glom

verb
\ ˈgläm How to pronounce glom (audio) \
glommed; glomming

Definition of glom

glom on to
: to grab hold of : appropriate to oneself glommed on to her ideas

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Synonyms & Antonyms for glom

Synonyms

bag, capture, catch, collar, cop [slang], corral, get, grab, grapple, hook, land, nab, nail, net, nobble [British slang], rap, seize, snag, snap (up), snare, snatch, trap

Antonyms

miss

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Did You Know?

It's a classic case of glomming: Americans seized on glaum (a term from Scots dialect that basically means "grab") and appropriated it as our own, changing it to glom in the process. Glom first meant "steal" (as in the purse-snatching, robber kind of stealing), but over time that meaning got stretched. Today, glom often figuratively extends that original "steal" sense. A busy professional might glom a weekend getaway, for example. Glom also appears frequently in the phrase glom on to, which can mean "to appropriate for one's own use" ("glom on to another's idea"); "to grab hold of" ("glom on to the last cookie"); or "to latch on to" ("glom on to an opinion" or "glom on to an influential friend").

Examples of glom in a Sentence

the manager glommed the shoplifter just as she was about to bolt out of the store

Recent Examples on the Web

The measure glommed all 12 of the annual spending bills into a solitary piece of legislation. Chad Pergram, Fox News, "McConnell threat to nix entire August recess fizzles," 3 Aug. 2018 And before that seed has time to blossom, there are people who glom on and extrapolate way too far. Angela Chen, The Verge, "How hormones went from theoretical to overhyped in one century," 7 Aug. 2018 Countering the defenders of the First Tee were a like number of soccer in Miami MLS T-shirts, trying to figure out a way into the commission chamber when well-organized and early-arriving First Tee’ers had glommed almost all of the 150 seats. Greg Cote, miamiherald, "David Beckham confronts his biggest fight yet to (finally) bring MLS soccer to Miami," 12 July 2018 Though oenophiles glommed on to that news, those benefits are now also up for grabs. Alex Van Buren, Health.com, "Are Lower-Calorie Wines Actually Good for You?," 2 July 2018 And in the aftermath, animal advocates and concerned lawmakers glommed on to a shocking piece of data. Martine Powers, chicagotribune.com, "More dogs die on United than on any other airline. Here's why.," 6 Apr. 2018 Meanwhile, companies like Nest have continued to glom on to mainstream social movements, simply in more subtle forms. Julianne Tveten, The New Republic, "How corporate America has commodified the protest movements of the Trump era," 4 Apr. 2018 The three, all GOP targets this fall, have glommed on to the issue with gusto. Chris Stirewalt, Fox News, "Tariffs give endangered Dems an out," 7 Mar. 2018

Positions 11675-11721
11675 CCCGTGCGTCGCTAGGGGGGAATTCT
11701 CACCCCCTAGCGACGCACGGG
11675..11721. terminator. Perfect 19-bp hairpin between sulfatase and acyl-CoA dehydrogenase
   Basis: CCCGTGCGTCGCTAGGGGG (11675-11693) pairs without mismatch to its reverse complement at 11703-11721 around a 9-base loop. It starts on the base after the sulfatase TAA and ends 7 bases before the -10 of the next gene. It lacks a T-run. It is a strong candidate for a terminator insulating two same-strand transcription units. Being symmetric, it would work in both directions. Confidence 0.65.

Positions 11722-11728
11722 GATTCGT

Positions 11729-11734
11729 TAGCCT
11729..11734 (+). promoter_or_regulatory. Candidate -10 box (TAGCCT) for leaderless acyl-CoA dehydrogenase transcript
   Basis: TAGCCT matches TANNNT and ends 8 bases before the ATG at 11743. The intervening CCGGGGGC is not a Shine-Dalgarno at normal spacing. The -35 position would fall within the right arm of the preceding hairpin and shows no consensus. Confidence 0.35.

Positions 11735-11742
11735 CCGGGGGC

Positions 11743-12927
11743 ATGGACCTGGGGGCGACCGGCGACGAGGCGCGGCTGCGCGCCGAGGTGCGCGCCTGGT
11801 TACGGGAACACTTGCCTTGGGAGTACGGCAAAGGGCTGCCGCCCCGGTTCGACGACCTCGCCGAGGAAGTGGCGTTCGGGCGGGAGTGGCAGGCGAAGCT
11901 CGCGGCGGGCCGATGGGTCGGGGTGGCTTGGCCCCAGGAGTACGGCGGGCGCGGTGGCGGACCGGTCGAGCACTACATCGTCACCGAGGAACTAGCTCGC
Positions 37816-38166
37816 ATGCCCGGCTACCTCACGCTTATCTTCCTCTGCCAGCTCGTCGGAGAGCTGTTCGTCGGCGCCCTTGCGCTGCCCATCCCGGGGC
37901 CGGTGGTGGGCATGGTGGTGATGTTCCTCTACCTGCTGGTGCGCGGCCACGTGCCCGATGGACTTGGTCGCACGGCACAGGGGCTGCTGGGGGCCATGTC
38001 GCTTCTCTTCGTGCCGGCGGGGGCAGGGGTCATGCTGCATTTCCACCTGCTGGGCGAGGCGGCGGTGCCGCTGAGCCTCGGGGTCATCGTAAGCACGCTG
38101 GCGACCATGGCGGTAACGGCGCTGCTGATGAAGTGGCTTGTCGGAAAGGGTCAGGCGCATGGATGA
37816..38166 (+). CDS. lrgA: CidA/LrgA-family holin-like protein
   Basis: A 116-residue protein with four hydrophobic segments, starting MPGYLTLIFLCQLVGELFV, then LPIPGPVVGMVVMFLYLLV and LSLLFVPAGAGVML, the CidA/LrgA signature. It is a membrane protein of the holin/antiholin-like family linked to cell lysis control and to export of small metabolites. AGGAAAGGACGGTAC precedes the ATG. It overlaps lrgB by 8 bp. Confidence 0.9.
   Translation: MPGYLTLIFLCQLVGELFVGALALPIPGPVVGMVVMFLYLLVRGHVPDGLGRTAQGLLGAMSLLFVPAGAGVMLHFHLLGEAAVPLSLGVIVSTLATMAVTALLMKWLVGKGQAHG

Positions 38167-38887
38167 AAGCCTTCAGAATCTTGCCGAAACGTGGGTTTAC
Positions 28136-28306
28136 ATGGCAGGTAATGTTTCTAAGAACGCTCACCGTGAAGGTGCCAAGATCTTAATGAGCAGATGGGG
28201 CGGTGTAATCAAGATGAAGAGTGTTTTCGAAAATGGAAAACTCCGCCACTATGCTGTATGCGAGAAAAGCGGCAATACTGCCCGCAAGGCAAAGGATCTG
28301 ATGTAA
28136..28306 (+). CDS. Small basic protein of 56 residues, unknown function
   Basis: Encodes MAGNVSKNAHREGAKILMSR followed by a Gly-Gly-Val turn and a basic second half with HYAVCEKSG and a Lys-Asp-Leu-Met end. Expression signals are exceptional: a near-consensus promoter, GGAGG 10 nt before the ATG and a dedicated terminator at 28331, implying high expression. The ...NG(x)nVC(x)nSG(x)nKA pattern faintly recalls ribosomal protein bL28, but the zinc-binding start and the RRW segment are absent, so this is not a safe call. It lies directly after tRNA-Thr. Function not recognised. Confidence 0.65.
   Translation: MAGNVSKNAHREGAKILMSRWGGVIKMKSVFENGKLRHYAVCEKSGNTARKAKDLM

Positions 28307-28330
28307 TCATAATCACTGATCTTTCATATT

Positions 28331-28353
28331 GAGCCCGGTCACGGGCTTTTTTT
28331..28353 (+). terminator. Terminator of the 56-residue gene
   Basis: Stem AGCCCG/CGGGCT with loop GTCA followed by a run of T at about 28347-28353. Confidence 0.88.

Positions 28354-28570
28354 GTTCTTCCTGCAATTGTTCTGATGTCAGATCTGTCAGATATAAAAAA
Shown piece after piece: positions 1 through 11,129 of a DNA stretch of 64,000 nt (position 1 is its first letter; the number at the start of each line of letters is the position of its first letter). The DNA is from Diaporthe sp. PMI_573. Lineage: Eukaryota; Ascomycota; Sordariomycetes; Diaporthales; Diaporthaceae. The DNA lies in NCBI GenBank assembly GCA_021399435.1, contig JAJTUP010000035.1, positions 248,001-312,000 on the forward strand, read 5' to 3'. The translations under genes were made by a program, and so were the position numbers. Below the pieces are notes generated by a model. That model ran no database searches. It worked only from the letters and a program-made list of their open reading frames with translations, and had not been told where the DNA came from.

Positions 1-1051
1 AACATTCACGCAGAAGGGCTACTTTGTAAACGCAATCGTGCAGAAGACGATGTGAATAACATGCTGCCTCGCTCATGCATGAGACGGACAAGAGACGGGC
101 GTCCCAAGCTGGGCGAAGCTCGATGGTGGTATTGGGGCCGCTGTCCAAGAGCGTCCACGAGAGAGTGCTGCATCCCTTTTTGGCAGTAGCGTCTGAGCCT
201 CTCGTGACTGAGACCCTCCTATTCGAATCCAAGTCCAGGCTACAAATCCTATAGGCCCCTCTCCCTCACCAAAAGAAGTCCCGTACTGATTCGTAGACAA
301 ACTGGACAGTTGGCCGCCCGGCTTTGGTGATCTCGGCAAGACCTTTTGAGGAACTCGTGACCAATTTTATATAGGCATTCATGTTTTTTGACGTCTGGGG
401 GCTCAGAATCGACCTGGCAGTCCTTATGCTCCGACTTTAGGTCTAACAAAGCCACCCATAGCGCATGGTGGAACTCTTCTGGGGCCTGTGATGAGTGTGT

These example sentences are selected automatically from various online news sources to reflect current usage of the word 'glom.' Views expressed in the examples do not represent the opinion of Merriam-Webster or its editors. Send us feedback.

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First Known Use of glom

1907, in the meaning defined at sense 1

History and Etymology for glom

alteration of English dialect glaum to grab

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Statistics for glom

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Time Traveler for glom

The first known use of glom was in 1907

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More Definitions for glom

glom

verb

English Language Learners Definition of glom

US, informal : to take or get (something)

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